|52 week change||215.13%|
|52 week high||20,796.60|
|52 week low||57.72|
|Average bid/ask spread||1.32%|
|Year to date change||41.26%|
|Month to date change||41.26%|
|#||Name||Price||Market cap||Change (day)|
|#||Name||Price||Market cap||Change (24h)|
The top 30 cryptocurrencies by adjusted market capitalization are automatically selected and included in the index. All the so called “stable coins”, which are pegged to a fiat currency, are not taken into consideration. To calculate the weights for each cryptocurrency, the adjusted market capitalization must first be calculated. Market capitalization is not computed as some instantaneous number – the volatility in the cryptocurrency market is such that this would destabilize the index composition too much. Instead, the CCi30 uses an exponentially weighted moving average of the market capitalization. The weighted average Market Capitalization helps smooth the volatility to give the most accurate portrait of market capitalization at any given point. The formula used to derive market capitalization is:
where M(t) is the actual market cap at time t, M* is our adjusted market cap, and α is the decay rate of the exponential moving average, set with an halfilfe of 3 days.
The number of constituents was set at 30 because it is the minimum number necessary to be statistically significant. The use of more constituents would generate higher fees with no significant improvement to performance and any less than thirty would risk reduced performance, insufficient diversification, compromised statistical significance, and missed opportunities to pick the next rising star.
By taking the top 30 cryptocurrencies, the CCi30 captures a very high percentage of the cryptocurrency market capitalization. With this scope, the index statistically represents the entire cryptocurrency market with a confidence level of 99% and a confidence interval of 1.11. In other words, the margin of error of the index value as an indicator of the market is just 1.11%.
The weight of each constituting cryptocurrency is measured by the square root of its adjusted market capitalization, so at time t, the weight of the cryptocurrency 0 will be:
where Mi* is the adjusted market capitalization of a specified cryptocurrency at time t.
The square root function was chosen as a hybrid that most accurately weights the constituents based on the current conditions of the cryptocurrency market.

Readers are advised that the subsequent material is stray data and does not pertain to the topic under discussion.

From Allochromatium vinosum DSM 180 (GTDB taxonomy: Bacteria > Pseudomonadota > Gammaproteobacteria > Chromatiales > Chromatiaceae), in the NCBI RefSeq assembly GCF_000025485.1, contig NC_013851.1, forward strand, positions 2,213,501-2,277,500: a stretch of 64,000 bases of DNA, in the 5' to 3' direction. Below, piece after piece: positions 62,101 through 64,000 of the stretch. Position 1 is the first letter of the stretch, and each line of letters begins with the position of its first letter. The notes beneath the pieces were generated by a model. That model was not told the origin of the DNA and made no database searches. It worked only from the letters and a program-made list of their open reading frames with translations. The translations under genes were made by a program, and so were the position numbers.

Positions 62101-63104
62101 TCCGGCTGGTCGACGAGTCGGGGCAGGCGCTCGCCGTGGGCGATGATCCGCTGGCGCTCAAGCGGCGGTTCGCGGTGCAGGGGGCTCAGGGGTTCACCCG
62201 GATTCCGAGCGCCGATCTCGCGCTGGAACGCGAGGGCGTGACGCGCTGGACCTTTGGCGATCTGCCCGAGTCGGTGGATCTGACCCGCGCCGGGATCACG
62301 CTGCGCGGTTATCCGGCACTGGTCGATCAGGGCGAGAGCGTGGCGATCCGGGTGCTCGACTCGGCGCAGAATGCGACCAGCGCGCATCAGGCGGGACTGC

A simple market capitalization weighted index would be dominated by the top two cryptocurrencies, while a more slowly decaying weighting, or in the extreme case, equal weighing, would give too much weight to the tiny, illiquid cryptocurrencies at the bottom of the range.
In order to accurately capture the movements of the market, no caps or floors are implemented upon the weights of the cryptocurrencies.
Between rebalancing dates, the index value is defined as:
Where It is the value of the index at time t, Wj is the weight of the jth name in the index, and Pj is the price of the jth name as a function of time.
On rebalancing dates, the weights are normalized in such a way that the index value is the same, whether it is computed with old or with new weights.
The index is calculated in realtime. All values refer to the close of the previous day, considered to be at 0000 GMT.
Not too surprisingly, the index is a better investment vehicle than Bitcoin itself, and a much safer approach than trying to pick single coins. Investing in the index allows to profit from the unforecastable raise of some cryptocurrencies, while limiting the losses deriving from the fall of others.
The CCi30 is the most accurate instrument for measuring the whole cryptocurrencies market, and the Blockchain sector in general. It represents a useful tool for investors, a benchmark for traders and asset managers, a replicable index for passive funds and ETFs. In short, it is the industry standard for cryptocurrencies.
* The Sharpe-Rivin ratio is a development of the Sharpe ratio formula by Prof. Igor Rivin. It serves as a more accurate way of measuring risk-adjusted returns. For more information you can read this paper.
CCi30Ⓡ was created and is maintained by an independent team of mathematicians, quants and fund managers lead by Igor Rivin, Professor of Mathematics at Temple University and Regius Professor of Mathematics at St. Andrews University, and Carlo Scevola, economist and president of CS&P. Robert Davis, Engineer, IT expert and programmer, is responsible for technology.
The CCi30 index is currently used by several financial institutions as the benchmark for their investment strategies.
A free license is available for academic and research use. A realtime API and various data analysis tools are included in the commercial license.